Lionfish tournament to help battle fishy pest

| 26/02/2013

cayman-lionfish-TYSawyer1807.jpg(CNS): a local supermarket and the private sector tourism association are teaming up to host the first Lionfish Tournament in Cayman, which will take place on Earth Day. The goal is to cull lionfish from local reefs as a part of the efforts to fight the invasive species, which is now prevalent in Cayman waters and threatening the native marine life and diversity of the reefs. CITA and Foster's food Fair are hoping to partner with restaurants and watersports companies so that the fish caught in the tournament can then be served up for dinners in the evenings of the two day event. Organizers hope people will visit their favorite participating restaurant and enjoy the variety of ways lionfish can be enjoyed.

“Beautiful, healthy reefs are critical to our dive tourism in the Cayman Islands," said Jane van der Bol, executive director for the Cayman Islands Tourism Association (CITA). “By pairing watersports operators and their clients with local restaurants that want to serve lionfish, this event aims to create a self-fulfilling supply and demand situation for this delicious fish.”

Restaurants are being asked to sponsor a culling team with a CI $300 investment and then each restaurant sponsor will receive 75% of the fish that is caught by their team, with the remaining 25% going to Foster's. Sponsors and watersports operators team up to put together a culling team of six licensed cullers. Then during the 24-hour time period from 5pm on Friday, 26 April to 5pm on Saturday, 27 April the cullers hit the oceans and hunt for the pesky fish.

A weigh in will take place at the end of the tournament with prizes awarded for the winning restaurant  with the largest catch, the biggest lionfish in length and the largest cull in weight as well as the smallest lionfish in length.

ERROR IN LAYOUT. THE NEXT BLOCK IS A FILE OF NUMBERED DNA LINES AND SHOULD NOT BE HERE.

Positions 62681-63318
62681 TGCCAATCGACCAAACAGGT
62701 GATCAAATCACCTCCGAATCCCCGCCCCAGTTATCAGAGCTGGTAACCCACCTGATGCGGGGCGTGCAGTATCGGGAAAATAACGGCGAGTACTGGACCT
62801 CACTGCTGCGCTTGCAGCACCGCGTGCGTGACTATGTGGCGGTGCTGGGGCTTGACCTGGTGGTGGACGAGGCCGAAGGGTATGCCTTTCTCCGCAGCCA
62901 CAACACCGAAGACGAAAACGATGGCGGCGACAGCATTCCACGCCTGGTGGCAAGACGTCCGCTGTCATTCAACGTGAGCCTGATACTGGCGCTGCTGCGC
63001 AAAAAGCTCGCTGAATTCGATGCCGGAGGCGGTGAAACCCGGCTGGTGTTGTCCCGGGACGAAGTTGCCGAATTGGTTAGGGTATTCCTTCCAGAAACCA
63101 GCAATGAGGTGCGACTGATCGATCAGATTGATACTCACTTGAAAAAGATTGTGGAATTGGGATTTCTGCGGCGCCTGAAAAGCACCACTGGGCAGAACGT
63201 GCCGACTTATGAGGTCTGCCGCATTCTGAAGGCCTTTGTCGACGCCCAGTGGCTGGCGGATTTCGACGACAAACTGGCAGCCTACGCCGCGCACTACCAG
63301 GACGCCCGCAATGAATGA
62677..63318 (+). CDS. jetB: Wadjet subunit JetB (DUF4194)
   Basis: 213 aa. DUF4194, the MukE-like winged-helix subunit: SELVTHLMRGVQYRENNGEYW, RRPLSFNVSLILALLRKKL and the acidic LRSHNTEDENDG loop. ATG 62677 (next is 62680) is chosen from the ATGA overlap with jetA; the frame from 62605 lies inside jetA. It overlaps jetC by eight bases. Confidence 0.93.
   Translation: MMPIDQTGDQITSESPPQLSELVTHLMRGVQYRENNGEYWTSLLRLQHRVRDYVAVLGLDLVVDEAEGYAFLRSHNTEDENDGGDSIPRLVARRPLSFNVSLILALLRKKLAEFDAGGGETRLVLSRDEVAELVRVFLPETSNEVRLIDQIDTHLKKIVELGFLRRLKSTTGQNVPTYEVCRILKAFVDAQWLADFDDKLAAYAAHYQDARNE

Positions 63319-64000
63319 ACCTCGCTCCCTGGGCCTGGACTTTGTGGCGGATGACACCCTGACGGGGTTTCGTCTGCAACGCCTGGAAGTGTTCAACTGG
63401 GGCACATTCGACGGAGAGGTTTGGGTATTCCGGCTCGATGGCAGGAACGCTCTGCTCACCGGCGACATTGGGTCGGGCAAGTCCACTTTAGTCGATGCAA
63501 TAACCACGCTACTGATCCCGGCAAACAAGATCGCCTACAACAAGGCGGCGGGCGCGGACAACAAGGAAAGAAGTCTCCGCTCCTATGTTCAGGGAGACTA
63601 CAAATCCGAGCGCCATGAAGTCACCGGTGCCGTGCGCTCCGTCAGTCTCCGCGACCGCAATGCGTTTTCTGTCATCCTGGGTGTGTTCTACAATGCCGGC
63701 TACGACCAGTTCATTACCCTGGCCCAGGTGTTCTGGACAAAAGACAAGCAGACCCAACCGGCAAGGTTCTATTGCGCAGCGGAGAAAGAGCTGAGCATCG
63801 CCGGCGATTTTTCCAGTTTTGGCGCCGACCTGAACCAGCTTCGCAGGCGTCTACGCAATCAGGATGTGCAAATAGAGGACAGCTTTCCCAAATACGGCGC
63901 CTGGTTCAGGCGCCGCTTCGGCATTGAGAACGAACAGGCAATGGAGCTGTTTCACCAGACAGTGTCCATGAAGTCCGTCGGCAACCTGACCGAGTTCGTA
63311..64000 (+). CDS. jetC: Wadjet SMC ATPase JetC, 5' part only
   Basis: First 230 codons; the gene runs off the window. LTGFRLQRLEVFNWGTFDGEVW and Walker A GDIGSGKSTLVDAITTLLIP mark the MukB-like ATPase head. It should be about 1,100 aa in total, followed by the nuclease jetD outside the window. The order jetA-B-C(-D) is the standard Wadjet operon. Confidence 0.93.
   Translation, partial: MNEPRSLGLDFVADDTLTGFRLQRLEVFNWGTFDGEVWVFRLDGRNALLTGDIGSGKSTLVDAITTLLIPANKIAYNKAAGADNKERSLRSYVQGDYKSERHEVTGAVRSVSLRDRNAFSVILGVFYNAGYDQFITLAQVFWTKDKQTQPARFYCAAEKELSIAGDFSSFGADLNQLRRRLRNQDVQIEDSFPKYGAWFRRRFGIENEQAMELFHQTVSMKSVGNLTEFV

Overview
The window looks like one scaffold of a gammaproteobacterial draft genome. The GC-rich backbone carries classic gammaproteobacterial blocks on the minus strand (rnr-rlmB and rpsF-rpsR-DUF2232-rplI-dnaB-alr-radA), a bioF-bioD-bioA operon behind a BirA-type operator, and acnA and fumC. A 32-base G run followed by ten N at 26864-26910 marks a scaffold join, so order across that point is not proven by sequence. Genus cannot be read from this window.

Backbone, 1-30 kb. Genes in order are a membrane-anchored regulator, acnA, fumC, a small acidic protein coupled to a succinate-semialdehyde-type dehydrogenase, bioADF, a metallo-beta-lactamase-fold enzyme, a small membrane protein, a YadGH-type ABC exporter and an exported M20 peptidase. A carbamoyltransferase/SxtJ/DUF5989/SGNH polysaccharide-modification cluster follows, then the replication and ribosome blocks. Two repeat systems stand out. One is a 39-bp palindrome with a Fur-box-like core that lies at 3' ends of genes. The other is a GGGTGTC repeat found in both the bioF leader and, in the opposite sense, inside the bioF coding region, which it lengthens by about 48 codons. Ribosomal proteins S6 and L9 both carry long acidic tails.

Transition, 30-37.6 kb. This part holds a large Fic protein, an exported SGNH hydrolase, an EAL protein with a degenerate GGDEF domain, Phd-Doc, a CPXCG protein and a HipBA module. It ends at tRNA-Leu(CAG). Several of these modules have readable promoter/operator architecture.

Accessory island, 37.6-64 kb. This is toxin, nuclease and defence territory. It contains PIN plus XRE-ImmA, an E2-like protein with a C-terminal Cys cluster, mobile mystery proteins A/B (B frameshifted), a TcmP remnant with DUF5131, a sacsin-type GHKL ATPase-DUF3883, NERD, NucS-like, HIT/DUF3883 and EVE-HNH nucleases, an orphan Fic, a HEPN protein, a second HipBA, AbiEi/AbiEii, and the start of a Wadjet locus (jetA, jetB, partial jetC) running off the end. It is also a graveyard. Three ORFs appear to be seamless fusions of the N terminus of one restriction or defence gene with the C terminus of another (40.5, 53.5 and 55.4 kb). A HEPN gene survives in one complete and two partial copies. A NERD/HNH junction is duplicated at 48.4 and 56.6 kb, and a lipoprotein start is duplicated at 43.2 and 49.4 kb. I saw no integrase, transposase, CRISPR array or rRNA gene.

Foster’s Food Fair has supported community lionfish hunts for more than a year, with an initial grant of CI $20,000 to CITA to help encourage operators to cull lionfish. The fish is sold in the seafood department at Foster’s stores. Almost every time Fosters has received a delivery of lionfish it has immediately sold out, demonstrating that Cayman is keen to eat the fish. Given that over fishing works, the goal now is to get everyone to pick the pest as their fish of choice and begin to rid Cayman waters of the serious threat.

For full details and information about the registration for restaurants and watersports companies, visit www.cita.ky/lionfishtournament2013. Members of the public are encouraged to contact their watersports operator of choice to register their participation.

Category: Science and Nature

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  1. Anonymous says:

    This is such a fantastic idea to help get rid of this invasive species. The only complaint I have is that I wish it happened more often!